Articles Posted in Automobile Accidents

It is not uncommon for employees of municipal entities to be involved in collisions while in the course of their work. While such entities may be liable for any harm caused by such crashes, people pursuing claims against cities must comply with the requirements set forth under the Texas Torts Claims Act, as discussed in Brian F. Wilson v. City of Houston (NO. 14-22-00666-CV), a recent Texas car accident case. If you were injured in a car crash, you have the right to seek damages from the responsible parties, and you should speak to a Texas car accident attorney as soon as possible.

Case Background

It is reported that the plaintiff filed a lawsuit against the defendant City, alleging negligence and other causes of action after a collision between his vehicle and a City fire truck responding to an emergency call in September 2017. The plaintiff initiated the legal proceedings in September 2019, asserting claims under the Texas Torts Claim Act (TTCA) and additional allegations, including negligence, gross negligence, negligence per se, negligent entrustment, negligent hiring, and exemplary damages.

Allegedly, in response, the defendant filed a combined traditional and no-evidence motion for summary judgment, contending, among other things, that Wilson failed to provide timely notice of his claims as required by the TTCA. The trial court granted the motion, prompting the plaintiff to appeal. Continue Reading

Car accidents are common in Texas, and while some people involved in collisions are fortunate enough to walk away unscathed, many sustain significant trauma. Regardless, it is not uncommon for defendants in car accident cases to argue that a plaintiff’s harm arose out of something other than the subject collision. Recently, in the case of Rankin v. Hernandez, the plaintiffs, Erica Hernandez, Delcia Saldana, and Chantay Solano (NO. 14-22-00565-CV), the Court of Appeals of Texas Houston (14th Dist.) discussed what constitutes sufficient evidence to establish causation in car accident cases. If you were hurt in a collision, you may be owed compensation, and you should talk to a Texas car accident about your possible claims.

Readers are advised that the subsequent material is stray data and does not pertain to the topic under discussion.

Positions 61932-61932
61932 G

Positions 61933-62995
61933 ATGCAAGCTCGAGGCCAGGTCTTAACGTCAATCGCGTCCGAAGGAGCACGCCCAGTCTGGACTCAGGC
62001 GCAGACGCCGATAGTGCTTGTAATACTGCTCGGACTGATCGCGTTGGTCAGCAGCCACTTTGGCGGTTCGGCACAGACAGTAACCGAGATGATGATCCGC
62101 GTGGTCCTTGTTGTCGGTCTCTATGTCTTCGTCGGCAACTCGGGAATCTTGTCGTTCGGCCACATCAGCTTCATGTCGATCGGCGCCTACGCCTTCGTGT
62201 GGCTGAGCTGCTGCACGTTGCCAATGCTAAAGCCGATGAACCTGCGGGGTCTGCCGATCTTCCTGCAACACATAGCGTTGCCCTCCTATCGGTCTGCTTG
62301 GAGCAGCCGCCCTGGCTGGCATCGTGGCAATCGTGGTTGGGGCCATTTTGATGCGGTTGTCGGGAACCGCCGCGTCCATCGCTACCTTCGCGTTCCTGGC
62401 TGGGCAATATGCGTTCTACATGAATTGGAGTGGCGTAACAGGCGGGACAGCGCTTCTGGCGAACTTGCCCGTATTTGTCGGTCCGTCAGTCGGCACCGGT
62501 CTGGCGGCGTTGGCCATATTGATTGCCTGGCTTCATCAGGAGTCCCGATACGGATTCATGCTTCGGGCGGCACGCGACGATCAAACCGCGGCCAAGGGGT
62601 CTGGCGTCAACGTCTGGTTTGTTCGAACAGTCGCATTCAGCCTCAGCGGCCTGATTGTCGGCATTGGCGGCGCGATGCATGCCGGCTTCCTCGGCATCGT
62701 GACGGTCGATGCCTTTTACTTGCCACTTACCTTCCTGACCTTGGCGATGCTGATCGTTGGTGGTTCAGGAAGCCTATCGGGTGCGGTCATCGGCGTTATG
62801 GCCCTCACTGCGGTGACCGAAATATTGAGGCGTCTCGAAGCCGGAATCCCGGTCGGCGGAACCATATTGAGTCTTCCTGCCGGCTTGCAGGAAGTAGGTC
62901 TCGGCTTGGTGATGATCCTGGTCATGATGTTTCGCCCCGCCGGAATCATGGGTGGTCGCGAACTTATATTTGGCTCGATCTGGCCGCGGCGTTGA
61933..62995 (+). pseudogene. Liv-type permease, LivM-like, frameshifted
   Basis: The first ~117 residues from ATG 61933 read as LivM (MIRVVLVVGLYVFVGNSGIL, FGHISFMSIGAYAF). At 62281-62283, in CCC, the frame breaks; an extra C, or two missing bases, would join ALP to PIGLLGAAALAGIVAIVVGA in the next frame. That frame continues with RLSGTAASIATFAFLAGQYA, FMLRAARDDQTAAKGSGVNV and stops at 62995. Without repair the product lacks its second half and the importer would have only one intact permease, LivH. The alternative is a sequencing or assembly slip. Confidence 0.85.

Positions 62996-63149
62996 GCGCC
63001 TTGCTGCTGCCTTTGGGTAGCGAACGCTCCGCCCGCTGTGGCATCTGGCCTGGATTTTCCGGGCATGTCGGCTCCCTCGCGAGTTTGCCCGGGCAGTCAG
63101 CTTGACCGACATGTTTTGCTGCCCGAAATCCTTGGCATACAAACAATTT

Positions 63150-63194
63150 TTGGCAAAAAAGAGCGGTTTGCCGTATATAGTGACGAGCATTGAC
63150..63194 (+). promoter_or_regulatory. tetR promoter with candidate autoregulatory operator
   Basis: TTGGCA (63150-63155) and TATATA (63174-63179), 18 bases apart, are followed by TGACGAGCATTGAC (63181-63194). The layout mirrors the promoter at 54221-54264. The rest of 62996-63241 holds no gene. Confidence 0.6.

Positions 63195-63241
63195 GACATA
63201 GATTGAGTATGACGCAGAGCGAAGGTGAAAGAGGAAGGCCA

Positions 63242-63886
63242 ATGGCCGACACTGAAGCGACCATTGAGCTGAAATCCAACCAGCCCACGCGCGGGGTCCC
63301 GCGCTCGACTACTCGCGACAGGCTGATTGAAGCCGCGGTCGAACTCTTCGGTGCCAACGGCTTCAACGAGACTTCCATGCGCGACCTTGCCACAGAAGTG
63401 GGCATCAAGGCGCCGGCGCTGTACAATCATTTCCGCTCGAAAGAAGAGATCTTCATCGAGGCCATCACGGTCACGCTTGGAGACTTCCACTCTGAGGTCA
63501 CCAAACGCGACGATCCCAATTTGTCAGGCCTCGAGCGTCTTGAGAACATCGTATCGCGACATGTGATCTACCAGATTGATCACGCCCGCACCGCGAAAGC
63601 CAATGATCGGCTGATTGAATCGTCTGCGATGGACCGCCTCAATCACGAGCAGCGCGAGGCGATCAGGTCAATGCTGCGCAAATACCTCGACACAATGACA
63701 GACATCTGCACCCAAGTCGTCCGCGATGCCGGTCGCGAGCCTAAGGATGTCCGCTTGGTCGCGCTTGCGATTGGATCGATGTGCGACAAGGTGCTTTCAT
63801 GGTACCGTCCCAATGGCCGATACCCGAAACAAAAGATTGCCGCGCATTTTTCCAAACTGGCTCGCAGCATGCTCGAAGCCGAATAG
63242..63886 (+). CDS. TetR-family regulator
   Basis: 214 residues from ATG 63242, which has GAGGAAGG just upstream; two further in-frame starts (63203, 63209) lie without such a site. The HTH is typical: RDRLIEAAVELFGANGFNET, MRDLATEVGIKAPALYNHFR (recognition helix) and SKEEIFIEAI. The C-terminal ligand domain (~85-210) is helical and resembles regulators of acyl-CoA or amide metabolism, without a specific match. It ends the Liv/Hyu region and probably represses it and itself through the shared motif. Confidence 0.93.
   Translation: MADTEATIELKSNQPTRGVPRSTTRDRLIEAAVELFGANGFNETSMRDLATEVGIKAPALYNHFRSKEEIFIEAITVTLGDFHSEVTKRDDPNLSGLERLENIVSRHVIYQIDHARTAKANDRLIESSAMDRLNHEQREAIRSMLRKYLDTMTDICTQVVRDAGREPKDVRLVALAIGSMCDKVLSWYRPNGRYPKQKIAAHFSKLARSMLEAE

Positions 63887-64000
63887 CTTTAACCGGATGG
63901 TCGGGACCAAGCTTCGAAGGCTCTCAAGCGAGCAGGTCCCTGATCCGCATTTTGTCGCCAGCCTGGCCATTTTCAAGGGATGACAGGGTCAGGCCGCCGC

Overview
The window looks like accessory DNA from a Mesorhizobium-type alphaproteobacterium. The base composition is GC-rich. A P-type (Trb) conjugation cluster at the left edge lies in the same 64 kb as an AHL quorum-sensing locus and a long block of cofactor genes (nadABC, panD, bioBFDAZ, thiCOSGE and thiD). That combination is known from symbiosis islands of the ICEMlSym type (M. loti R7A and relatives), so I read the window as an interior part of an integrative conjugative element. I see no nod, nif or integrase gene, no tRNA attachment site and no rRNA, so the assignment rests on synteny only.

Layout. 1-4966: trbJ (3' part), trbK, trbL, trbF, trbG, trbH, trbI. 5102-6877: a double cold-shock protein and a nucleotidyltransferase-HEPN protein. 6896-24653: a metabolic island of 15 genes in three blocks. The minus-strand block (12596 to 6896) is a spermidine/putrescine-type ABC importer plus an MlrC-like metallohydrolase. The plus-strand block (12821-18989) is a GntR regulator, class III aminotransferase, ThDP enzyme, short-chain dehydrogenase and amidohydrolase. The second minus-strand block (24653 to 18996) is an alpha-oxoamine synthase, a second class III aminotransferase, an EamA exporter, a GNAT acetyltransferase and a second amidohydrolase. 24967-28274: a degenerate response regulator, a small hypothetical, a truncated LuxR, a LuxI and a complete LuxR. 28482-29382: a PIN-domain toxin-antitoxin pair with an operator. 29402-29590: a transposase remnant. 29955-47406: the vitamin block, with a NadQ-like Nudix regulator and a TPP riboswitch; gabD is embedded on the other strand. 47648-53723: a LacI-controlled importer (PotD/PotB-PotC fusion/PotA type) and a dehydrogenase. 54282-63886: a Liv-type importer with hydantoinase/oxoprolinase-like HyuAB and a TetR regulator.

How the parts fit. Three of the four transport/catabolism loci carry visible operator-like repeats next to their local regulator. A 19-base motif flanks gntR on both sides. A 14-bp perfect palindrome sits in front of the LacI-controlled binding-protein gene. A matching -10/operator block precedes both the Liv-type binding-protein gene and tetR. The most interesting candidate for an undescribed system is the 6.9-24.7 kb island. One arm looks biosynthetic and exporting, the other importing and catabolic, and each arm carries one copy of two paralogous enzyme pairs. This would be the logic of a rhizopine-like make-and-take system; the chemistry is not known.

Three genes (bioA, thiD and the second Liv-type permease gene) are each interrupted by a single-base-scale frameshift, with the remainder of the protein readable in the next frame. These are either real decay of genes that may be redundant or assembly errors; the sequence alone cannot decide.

History of the Case

It is reported that the plaintiffs were involved in a car accident when they were rear-ended by a vehicle driven by the defendant. Following the accident, the plaintiffs sought medical treatment for neck and back injuries from a chiropractor. They subsequently filed a negligence lawsuit against the defendant, seeking damages for their injuries. The case proceeded to a jury trial.

Allegedly, the jury returned a verdict awarding a total of $143,000 in damages for the three plaintiffs. The defendant appealed, arguing that the evidence was insufficient to establish a causal relationship between the accident and the injuries claimed by the plaintiffs. Continue Reading

In Texas, car accident injury victims typically have a two-year window from the collision date to file claims against the responsible party. However, if the responsible party is a state political subdivision, the injured party must provide them notice of the claim well before the statute of limitations runs. Failure to comply with them can lead to the dismissal of your claims, even if filed within the statute of limitations.  A recent ruling issued in City of Houston v. Bustamante (NO. 01-22-00699-CV) discussed what constitutes sufficient notice in such cases. If you were involved in a car accident, it is smart to consult a Texas car accident attorney promptly to protect your right to recover compensation.

Factual and Procedural Background

It is reported that in 2019, the plaintiffs were traveling eastbound on a street in Houston, Texas. The firefighters and paramedics employed by the defendant were traveling northbound on another street in response to a 911 call. As the defendant’s employees proceeded through the intersection of the two streets, they collided with the plaintiff’s vehicle. The plaintiff and her children were transported to a hospital for evaluation and treatment.